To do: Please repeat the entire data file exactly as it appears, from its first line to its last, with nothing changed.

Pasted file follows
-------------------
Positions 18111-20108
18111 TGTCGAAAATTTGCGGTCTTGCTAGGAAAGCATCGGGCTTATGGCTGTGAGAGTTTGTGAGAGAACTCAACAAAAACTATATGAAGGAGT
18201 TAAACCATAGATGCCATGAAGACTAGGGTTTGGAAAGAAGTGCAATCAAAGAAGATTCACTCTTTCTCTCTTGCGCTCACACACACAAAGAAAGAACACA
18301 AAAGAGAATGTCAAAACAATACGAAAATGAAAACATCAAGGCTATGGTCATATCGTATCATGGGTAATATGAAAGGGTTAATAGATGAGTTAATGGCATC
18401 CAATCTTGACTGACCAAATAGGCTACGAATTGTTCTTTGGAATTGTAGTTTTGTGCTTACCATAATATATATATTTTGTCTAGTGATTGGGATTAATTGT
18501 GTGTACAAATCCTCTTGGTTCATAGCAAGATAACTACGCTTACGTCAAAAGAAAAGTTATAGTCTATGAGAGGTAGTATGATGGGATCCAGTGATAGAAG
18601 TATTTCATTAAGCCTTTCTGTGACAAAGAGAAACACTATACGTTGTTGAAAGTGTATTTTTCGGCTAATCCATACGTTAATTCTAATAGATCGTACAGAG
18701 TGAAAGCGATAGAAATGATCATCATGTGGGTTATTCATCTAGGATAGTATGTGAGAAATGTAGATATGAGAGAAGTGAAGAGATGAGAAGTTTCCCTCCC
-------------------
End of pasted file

Positions 18111-20108
18111 TGTCGAAAATTTGCGGTCTTGCTAGGAAAGCATCGGGCTTATGGCTGTGAGAGTTTGTGAGAGAACTCAACAAAAACTATATGAAGGAGT
18201 TAAACCATAGATGCCATGAAGACTAGGGTTTGGAAAGAAGTGCAATCAAAGAAGATTCACTCTTTCTCTCTTGCGCTCACACACACAAAGAAAGAACACA
18301 AAAGAGAATGTCAAAACAATACGAAAATGAAAACATCAAGGCTATGGTCATATCGTATCATGGGTAATATGAAAGGGTTAATAGATGAGTTAATGGCATC
18401 CAATCTTGACTGACCAAATAGGCTACGAATTGTTCTTTGGAATTGTAGTTTTGTGCTTACCATAATATATATATTTTGTCTAGTGATTGGGATTAATTGT
18501 GTGTACAAATCCTCTTGGTTCATAGCAAGATAACTACGCTTACGTCAAAAGAAAAGTTATAGTCTATGAGAGGTAGTATGATGGGATCCAGTGATAGAAG
18601 TATTTCATTAAGCCTTTCTGTGACAAAGAGAAACACTATACGTTGTTGAAAGTGTATTTTTCGGCTAATCCATACGTTAATTCTAATAGATCGTACAGAG
18701 TGAAAGCGATAGAAATGATCATCATGTGGGTTATTCATCTAGGATAGTATGTGAGAAATGTAGATATGAGAGAAGTGAAGAGATGAGAAGTTTCCCTCCC